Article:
Join Date
    Jul. 19, 2001
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    8,542

    Default

    She lunges well in it and reaches into contact with the side reins
    There is your key to the problem. Think about that. What do sidereins do? They are there, they never pull back, the horse goes to them by being driven from behind. They are steady, even and constant.



  11. #11
    Join Date
    Oct. 14, 2005
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    Default

    Quote Originally Posted by EqTrainer View Post
    For you, it will define you becoming a rider who understands how to make any horse get on the aids with relative ease. What a great skill to have, no?!!
    If only I already had it! Oh well, I guess everyone starts not knowing.

    So if I'm understanding everyone, be soft with my hands and continue to ride her forward to them? I think I can manage that. I swear she gets better each ride. Amazingly, once she gets something she gets it. No need to drill over and over. Regardless, this endeavor is something of an adventure for me and I hope to not screw my poor girl up in the process.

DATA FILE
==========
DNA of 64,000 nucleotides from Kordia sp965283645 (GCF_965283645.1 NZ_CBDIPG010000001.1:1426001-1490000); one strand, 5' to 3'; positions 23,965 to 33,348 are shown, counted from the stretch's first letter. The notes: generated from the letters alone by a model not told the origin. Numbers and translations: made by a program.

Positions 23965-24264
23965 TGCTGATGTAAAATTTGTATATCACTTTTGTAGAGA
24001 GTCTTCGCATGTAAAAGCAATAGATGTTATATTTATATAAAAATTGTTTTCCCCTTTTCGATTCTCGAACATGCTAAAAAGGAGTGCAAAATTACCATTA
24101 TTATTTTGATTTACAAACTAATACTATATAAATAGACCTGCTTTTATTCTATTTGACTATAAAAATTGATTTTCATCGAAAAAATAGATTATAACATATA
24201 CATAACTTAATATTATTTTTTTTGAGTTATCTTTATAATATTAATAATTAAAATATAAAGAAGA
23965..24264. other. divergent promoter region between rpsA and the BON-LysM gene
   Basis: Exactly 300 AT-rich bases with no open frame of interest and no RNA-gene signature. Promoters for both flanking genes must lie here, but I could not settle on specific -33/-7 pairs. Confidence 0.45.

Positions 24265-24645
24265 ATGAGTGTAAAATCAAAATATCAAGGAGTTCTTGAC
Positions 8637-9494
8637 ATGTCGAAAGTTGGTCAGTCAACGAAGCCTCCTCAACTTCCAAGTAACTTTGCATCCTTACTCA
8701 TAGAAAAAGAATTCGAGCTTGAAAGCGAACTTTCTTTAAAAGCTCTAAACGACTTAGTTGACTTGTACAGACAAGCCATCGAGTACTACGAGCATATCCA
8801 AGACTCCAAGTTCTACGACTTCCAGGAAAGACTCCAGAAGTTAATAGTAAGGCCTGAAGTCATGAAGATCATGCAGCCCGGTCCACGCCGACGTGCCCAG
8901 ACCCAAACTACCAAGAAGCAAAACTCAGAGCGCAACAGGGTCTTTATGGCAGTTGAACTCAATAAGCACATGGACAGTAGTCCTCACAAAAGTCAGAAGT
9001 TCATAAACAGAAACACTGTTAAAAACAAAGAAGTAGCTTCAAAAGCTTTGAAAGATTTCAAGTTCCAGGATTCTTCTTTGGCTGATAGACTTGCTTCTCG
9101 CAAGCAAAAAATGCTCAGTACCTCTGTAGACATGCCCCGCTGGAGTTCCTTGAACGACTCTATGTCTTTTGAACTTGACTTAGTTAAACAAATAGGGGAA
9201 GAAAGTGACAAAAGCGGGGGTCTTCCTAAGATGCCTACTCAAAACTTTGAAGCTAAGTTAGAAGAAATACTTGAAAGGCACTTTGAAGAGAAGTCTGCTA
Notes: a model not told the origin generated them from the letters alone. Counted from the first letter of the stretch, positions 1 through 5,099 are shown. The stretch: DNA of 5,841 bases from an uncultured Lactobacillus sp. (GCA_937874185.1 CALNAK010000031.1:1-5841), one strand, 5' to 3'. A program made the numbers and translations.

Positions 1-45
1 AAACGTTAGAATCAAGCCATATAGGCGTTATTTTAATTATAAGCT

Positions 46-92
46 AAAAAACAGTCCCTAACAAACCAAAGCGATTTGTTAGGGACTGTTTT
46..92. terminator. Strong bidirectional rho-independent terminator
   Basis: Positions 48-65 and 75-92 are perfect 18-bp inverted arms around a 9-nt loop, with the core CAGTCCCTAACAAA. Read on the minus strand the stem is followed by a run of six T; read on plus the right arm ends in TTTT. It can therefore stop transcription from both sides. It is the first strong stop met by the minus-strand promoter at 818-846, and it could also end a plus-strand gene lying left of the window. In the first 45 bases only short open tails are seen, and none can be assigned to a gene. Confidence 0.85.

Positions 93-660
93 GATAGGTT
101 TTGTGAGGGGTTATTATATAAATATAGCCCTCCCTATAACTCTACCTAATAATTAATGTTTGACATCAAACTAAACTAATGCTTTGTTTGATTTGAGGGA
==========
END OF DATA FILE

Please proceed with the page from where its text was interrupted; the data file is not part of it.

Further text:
12. #12
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    Jan. 31, 2003
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    Default

    Mmmmm... rather than soft, think passive. A hand that neither gives nor pulls. Soft too easily becomes a hand that the horse can move by pulling on the bit. Later on it will feel soft to you, and IMO that is why people define it as soft. But that's not really it.

    CdK has some nice definitions of a passive hand in some of his books and so does Mary Wanless. The ability to have a passive hand comes at least partially from your ability to ride with your seat/legs and core first, hands last.

    Use your hands as you need to, to steer initially and to keep her on track. The other potential issue is that people are afraid to use them enough on a baby, and baby never even learns what an opening rein is. Not so hard to fix later but so easy to teach when young.

    Just don't use them to get her to "give" to the bit or to "get round".

    Post back when she reaches out onto the end of the rein (and when it happens, use your voice and tell her she is a good girl but DO NOT GIVE! Just be!) and tell us how cool it was.